Wednesday, February 27, 2008

Thin Threads

Kiwi Publishing is hosting a Thin Threads Story Collection contest. The publisher defines a thin thread as "a moment that led to a positive change (not a thought through process or decision)." We make decisions on a daily basis. What to wear. What to eat for breakfast. Paper or plastic? Sometimes the decision is impulsive, and the result is life-altering.

Months ago, I made the decision to leave my bad marriage and move in with my dad who has dementia. Within twenty-four hours of making that decision, I packed whatever possessions I could fit into my VW. While I had had years of experience taking care of Alzheimer's and dementia patients, I was prepared for what I would face in trying to take care of my dad. It was a daily grieving process. I can't tell you the number of times I sat on the floor, crying on the phone to anyone who would listen, "I can't do this anymore." Somehow I managed, and meanwhile, I bounced through the five stages of grief, staying in some stages more than the others. I hate to admit, there were times I regretted my decision and was ready to go back to my marriage, as unstable and ugly as it was.

My life has changed for the better. I didn't have much help taking care of my father. The one person who did, was a childhood friend. Through the years, he became close to my dad, probably closer than I was able to be. Whenever I needed help, he was always right there. To use the cliche, one thing led to another, and now we're planning to get married someday.

Think about your own forks in the road. Were any of the decisions life-altering? Kiwi Publishing asks these questions to help you define your thin thread: Did you ever find yourself in a strange place or had any strange encounters? Did you ever make an impulsive decision that ended up changing your life for the better? What were you doing when you met your spouse or partner?

Set your timer for ten minutes and freewrite about "thin threads," "a fork in the road" or any similar theme. If you're interested in submitting your polished piece to Kiwi Publishing, the submission guidelines are here. Also, come join me in the discussion. See you there!

Friday, February 1, 2008

Creating Drama

I've been reading Julia Cameron's book, Finding Water. Today I read something that struck a deep, resounding chord within me. She wrote, "Artists love drama and when we do not create it on the page or on the stage, we often create it in our lives." While I've been avoiding being wrangled into other people's dramas, I've been using my own as excuses for not writing. My dad has dementia and I'm his primary caregiver, his nurse, his maid, his cook and personal shopper. My impending divorce is getting messy. I have to find a real job. I can't write because I'm too uspet, angry or busy. I can't write because Daddy doesn't let me.

Yesterday morning I allowed myself to get so stressed out that I accomplished nothing. I kept complaining about having too much to do. As soon as I started one task, I found ten others that were undone. I became angry with the world because I didn't have enough "me" time. Then I felt guilty for being so selfish. I had allowed myself to get caught up in my own vicious circle. Nothing was getting done.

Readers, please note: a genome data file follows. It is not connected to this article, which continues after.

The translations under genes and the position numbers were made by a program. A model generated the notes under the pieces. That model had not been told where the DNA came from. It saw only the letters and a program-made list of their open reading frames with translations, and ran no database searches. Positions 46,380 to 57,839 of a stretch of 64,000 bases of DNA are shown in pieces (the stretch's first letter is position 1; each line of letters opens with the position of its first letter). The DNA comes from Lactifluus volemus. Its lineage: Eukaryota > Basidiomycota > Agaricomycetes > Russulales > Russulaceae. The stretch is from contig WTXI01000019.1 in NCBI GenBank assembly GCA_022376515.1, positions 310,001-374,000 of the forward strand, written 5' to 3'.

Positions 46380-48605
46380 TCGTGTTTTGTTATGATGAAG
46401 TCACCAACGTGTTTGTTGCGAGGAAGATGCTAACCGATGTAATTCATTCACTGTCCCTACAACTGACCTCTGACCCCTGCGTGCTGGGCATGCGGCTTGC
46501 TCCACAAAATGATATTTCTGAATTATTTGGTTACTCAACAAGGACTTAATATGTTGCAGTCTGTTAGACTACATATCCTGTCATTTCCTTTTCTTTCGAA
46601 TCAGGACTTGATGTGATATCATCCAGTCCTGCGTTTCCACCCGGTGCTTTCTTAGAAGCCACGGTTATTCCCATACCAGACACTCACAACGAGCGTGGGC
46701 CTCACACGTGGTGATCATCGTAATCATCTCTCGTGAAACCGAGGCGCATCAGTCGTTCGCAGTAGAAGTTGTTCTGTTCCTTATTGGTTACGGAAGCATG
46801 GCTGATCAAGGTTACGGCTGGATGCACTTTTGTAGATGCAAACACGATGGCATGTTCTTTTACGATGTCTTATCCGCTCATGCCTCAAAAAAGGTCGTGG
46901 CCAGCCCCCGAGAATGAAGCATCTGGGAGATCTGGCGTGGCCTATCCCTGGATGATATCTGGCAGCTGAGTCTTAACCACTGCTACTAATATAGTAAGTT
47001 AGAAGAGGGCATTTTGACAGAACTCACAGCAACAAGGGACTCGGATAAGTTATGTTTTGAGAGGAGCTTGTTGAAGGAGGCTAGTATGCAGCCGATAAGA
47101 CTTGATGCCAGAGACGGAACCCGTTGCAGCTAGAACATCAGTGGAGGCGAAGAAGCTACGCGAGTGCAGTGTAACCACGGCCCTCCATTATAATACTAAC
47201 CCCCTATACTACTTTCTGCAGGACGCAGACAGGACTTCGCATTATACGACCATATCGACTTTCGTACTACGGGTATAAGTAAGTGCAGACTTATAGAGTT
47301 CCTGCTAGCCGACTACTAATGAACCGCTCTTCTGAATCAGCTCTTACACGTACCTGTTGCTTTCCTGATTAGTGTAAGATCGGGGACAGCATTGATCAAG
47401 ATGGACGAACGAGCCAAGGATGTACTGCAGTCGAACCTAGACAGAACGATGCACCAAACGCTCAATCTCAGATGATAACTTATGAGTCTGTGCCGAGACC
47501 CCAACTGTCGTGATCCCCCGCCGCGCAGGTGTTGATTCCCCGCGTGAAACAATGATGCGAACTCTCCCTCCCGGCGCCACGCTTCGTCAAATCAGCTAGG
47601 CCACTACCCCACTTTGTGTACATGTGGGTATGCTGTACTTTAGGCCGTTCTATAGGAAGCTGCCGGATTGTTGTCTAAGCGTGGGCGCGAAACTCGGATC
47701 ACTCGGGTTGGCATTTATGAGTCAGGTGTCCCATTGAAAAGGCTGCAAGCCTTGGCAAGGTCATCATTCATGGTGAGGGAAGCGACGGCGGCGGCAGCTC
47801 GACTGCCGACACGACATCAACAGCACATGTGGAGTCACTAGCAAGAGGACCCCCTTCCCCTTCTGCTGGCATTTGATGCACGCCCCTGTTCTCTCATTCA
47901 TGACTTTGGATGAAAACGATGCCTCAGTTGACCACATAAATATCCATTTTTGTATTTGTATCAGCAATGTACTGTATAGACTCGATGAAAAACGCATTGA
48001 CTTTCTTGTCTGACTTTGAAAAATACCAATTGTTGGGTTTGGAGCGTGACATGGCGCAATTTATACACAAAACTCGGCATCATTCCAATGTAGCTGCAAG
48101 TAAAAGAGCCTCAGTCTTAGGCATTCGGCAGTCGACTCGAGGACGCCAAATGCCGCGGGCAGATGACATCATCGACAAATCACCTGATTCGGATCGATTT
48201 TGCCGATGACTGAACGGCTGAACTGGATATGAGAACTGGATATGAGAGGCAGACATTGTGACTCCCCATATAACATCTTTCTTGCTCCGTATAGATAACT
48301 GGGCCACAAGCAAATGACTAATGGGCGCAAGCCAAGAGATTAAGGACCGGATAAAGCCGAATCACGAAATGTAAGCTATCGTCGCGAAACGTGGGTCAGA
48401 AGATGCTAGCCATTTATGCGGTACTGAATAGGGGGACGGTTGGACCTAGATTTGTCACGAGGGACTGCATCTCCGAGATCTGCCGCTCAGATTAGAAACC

"I want to write, but no one is letting me," I yelled at my cats who were really starting to work my last nerve because they were getting in my way.

My dad was safely at his adult day care, and I had several hours before I had to pick him up. He certainly wasn't keeping me from writing. I turned off the television and the vacuum cleaner and went to my desk. I started to write. Almost immediately, I felt better. After writing non-stop for two hours, I didn't feel so overwhelmed with the other aspects of my life. The drama I was creating on the page was much more interesting and satisfying that the drama I had created in my brain. I was more patient with Dad and his asking the same question over and over again. He became more pleasant, maybe because for once I felt relaxed. This morning as I drove through the rain to take my dad to day care, we laughed and joked. He didn't try to jump out of the car before we arrived at the facility. I knew I would be going home to write. I couldn't wait to fill up blank pages and to spend the day with my characters.

Cameron also writes, "We hear so often that the artist's temperament is restless, irritable, and discontented. All of that is very true--when we are not working." She suggests that we are "restless, irritable, and discontent because we are not cherishing the life we have." I especially like her line, "Any life--and I mean any--has some things in it that are well worth noticing and appreciating." For our writing exercise, I'm going to borrow Cameron's. Write a list of ten things that you cherish in your life. For instance, "I cherish another day with my dad," or "I cherish the smell of coffee as I get out of bed." Cameron says that the things you cherish may surprise you and you may not cherish the things you think you "should." If you have time, do a ten-minute freewrite on at least one from your list. Feel free to share your lists here.